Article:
I am convinced there is no such thing as ‘right’ or ‘wrong’ when it comes to the experience of suffering. A better way to view suffering is as ‘meaningful’ or ‘meaningless’.
What makes suffering meaningful?
That we can rationalize it as having a greater purpose? That we can see it as somehow ordained by God? That we are able to ascertain and defend our status as victim? Or as one wrongfully oppressed? That we can justify assigning blame?
What if meaningful suffering is found, not in correctly identifying its purpose or cause, but solely in its outcome?
What if the outcome of our experience of suffering is largely up to the one that suffers?
Do I let my pain, be it physical, mental, or existential, be felt? Or do I try everything in my power to escape or extinguish it?
What if in seeking to extinguish any and all experience of our pain, we also extinguish our capacity for joy?
The opposite of suffering is an absence of feeling. To avoid it, to run from far it, is a natural human response. But it leads us away from the ground of our being– that which connects us to a God that suffers with humanity.
We as Christians cannot deny the fact that God allows human suffering. The Apostle Paul comes closest to giving us a purpose or reason for His doing so:
“But if I wish to boast, I will not be a fool, for I will be speaking the truth. But I refrain from it, so that no one may think better of me than what is seen in me or heard from me, even considering the exceptional character of the revelations. Therefore, to keepme from being too elated, a thorn was given me in the flesh, a messenger of Satan to torment me, to keep me from being too elated. Three times I appealed to the Lord about this, that it would leave me, but he said to me, “My grace is sufficient for you, for power is made perfect in weakness.” So, I will boast all the more gladly of my weaknesses, so that the power of Christ may dwell in me. Therefore I am content with weaknesses, insults, hardships, persecutions, and calamities for the sake of Christ; for whenever I am weak, then I am strong.”
2 Corinthians 12:6-10 (NRSV, boldface mine)
There is much about Paul’s understanding of the nature of his personal affliction that runs counter to a contemporary Christian view of suffering.
Instead of focusing on the theological underpinnings of this passage, I want to look at the outcome.
Paul prays for release from his experience of pain/hardship. God effectively says ‘no’. And then God tells Paul why He answers this way.
It is in Paul’s personal relationship with God that Paul finds meaning in his own experience of suffering.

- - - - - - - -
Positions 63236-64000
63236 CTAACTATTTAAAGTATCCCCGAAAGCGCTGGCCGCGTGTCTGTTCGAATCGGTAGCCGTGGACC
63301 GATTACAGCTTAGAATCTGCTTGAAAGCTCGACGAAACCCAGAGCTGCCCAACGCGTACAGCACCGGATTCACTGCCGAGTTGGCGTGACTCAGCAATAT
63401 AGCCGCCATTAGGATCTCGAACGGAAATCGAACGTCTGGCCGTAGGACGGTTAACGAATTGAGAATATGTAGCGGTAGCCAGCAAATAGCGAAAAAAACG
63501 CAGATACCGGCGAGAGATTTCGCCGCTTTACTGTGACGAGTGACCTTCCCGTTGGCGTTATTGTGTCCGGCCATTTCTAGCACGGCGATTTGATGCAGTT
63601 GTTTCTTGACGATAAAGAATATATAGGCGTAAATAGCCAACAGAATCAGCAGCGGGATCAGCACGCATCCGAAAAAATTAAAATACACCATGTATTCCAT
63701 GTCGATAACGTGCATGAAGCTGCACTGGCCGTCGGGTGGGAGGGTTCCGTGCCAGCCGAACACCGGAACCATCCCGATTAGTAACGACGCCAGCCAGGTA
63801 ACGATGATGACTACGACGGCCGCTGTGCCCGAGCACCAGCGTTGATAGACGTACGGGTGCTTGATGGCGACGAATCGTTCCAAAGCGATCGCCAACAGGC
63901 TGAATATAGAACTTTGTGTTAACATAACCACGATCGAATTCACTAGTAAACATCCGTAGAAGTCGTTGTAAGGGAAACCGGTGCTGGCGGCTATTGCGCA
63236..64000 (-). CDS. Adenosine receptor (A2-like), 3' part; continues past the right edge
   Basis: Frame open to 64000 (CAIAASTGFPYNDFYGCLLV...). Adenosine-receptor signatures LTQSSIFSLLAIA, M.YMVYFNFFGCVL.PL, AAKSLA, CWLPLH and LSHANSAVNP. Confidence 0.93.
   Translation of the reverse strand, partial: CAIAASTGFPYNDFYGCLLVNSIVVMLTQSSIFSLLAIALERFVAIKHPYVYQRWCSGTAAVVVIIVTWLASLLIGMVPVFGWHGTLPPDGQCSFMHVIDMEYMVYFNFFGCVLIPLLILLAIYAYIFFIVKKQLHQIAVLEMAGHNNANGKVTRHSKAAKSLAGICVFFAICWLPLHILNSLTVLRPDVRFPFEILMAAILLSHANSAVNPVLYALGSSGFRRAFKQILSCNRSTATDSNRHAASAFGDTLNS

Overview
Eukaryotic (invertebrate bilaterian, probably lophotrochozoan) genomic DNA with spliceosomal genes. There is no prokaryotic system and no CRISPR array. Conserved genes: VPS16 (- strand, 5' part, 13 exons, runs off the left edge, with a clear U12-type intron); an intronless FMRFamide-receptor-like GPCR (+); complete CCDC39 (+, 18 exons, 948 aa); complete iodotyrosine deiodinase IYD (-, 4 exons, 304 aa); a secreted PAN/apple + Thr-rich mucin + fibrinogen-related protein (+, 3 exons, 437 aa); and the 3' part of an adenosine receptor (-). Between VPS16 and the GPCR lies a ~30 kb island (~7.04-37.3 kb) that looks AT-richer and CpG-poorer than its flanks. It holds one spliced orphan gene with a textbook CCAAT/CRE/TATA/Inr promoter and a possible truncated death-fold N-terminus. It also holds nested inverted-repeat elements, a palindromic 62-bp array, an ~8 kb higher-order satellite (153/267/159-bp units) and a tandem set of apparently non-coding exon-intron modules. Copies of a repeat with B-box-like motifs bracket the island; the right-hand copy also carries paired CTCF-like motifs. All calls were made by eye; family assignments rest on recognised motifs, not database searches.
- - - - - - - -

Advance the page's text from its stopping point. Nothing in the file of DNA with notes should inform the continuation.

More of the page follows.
It would be callous and cruel to explain away the experience of another’s suffering as being God’s will for them. But Christians do it all the time.
What does a meaningful response to suffering look like?
For those that suffer, it looks a lot like the Garden of Gethsemene.
For those that see others in their suffering, it looks like this:
“For I was hungry and you gave me food, I was thirsty and you gave me something to drink, I was a stranger and you welcomed me, I was naked and you gave me clothing, I was sick and you took care of me, I was in prison and you visited me.’ Then the righteous will answer him, ‘Lord, when was it that we saw you hungry and gave you food, or thirsty and gave you something to drink? And when was it that we saw you a stranger and welcomed you, or naked and gave you clothing? And when was it that we saw you sick or in prison and visited you?’ And the king will answer them, ‘Truly I tell you, just as you did it to one of the least of these who are members of my family, you did it to me.’”
Matthew 25:35-40 (NRSV, boldface mine)
Who is the family of Jesus? The suffering. The wronged. The oppressed. The least of these….
If we can look at our experience of suffering as having the potential to radically transform how we see the world– if we allow it to soften our hearts, instead of harden them– then we will see with new eyes the ones before us that hunger, thirst, are naked or imprisoned. Only then can our own suffering gain meaning. It gives us entrance into the fellowship of His suffering, uniting us with those God holds most dear.
If we enter into the suffering of others– their suffering becomes our own. And our hearts can be forever changed.